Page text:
Late last year, after two and a half years of construction and more than 6 million work hours, construction of the $2.5 billion Western Corridor Recycled Water Project was completed.
The Project is the largest recycled water project in the Southern Hemisphere and the third largest in the world, and can provide up to 232 megaliters of water a day. It also provides significant environmental benefits by reducing the amount of phosphorous, nitrogen and treated wastewater released to the Brisbane River and flowing into the environmentally sensitive Moreton Bay.
The Project comprises three advanced water treatment plants linked by a network of more than 200 kilometers of large-diameter underground pipes, nine storage tanks and 12 pumping stations.
More than 15 billion liters of water have already been supplied to Swanbank and Tarong power stations -- water that would otherwise have been taken from dams. Water will also be available to be supplied to future industrial and agricultural customers and, should regional water storages fall below 40 per cent capacity, to the Wivenhoe Dam.
Western Corridor Recycled Water CEO Keith Davies said the Project was internationally significant. "We've had 16 of the world's leading construction, engineering, project management and water services companies working in five alliances, employing thousands of specialists from more than 40 countries," Mr Davies said.
"They've toiled night and day to bring the project in on time and on budget but most importantly they've done it safely, with a lost-time injury rate well below industry standards.
"This work has been hailed around the world, with the project winning more than 10 international and national awards for achievements in management, construction, engineering, water engineering and communication fields."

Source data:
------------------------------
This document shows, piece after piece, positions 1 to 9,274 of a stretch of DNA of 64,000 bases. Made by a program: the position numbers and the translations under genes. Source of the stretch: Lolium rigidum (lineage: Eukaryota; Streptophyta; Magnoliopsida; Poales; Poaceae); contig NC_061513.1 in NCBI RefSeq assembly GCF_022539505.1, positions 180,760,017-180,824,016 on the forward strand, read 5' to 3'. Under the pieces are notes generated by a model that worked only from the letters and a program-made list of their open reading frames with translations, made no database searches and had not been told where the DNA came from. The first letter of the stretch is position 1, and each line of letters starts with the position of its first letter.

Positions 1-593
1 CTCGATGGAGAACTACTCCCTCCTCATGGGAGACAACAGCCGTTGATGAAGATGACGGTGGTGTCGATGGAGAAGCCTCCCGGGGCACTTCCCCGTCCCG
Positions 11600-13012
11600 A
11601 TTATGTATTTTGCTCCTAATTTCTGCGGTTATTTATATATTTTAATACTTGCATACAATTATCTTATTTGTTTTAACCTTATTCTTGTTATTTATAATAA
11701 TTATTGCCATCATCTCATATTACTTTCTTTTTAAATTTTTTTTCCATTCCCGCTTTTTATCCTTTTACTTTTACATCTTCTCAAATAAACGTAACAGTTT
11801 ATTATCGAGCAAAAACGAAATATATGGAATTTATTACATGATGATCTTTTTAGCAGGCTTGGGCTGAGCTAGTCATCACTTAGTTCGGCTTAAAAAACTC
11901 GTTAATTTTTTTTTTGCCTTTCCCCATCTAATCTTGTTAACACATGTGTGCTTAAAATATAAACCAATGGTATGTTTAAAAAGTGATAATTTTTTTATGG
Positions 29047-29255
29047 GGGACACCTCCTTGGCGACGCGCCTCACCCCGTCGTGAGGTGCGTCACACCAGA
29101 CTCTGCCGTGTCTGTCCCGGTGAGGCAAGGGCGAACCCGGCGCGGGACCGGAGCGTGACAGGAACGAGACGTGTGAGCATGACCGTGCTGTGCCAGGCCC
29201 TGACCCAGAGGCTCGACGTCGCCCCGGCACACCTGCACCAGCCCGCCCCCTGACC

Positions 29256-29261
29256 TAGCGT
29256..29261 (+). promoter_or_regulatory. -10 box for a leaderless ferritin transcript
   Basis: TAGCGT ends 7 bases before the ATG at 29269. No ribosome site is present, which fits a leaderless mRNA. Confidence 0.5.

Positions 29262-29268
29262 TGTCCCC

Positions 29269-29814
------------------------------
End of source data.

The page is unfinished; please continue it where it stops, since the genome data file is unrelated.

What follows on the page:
Because of its size and complexity, the project was delivered in stages known as 1A, 1B, 2A and 2B. Western Corridor Recycled Water Pty Ltd successfully met the construction deadlines for all project stages.
Stage 1A was designed to take immediate pressure off the Wivenhoe Dam by supplying Swanbank Power Station with up to 20 megaliters of water a day. It comprised construction of the first stage of the Bundamba advanced water treatment plant and associated pipelines, and was completed after just 10 months of construction.
Stage 1B upgraded the capacity of the Bundamba advanced water treatment plant to 66 megaliters of water a day. This upgrade increased the amount of water supplied to Tarong and Tarong North Power Stations and was completed in June 2008.
Stage 2A involved construction of the Luggage Point (66 megaliters a day capacity) and Gibson Island (50 megaliters a day capacity) advanced water treatment plants, and more than 80 kilometers of underground pipeline that passed through some of South East Queensland's most developed regions. Stage 2A was completed on October 31, 2008 and marked the first time the entire 200 kilometer system was linked together as a completed whole.
Stage 2B, completed in December 2008, upgraded the Gibson Island advanced water treatment plant and increased its capacity to 100 megaliters a day.
While construction of the project is now complete, further drought contingency works are underway to upgrade the system's yield and ensure the pipeline can efficiently transport increased volumes of water.
The Western Corridor Recycled Water Project is owned by WaterSecure -- a Queensland Government statutory authority that also owns the Gold Coast Desalination Plant. Together these two projects will have the capacity to produce up to 357 megaliters of water a day. This new source of water will work rain, hail or shine to help supply the needs of South East Queensland's growing population regardless of drought and climate change.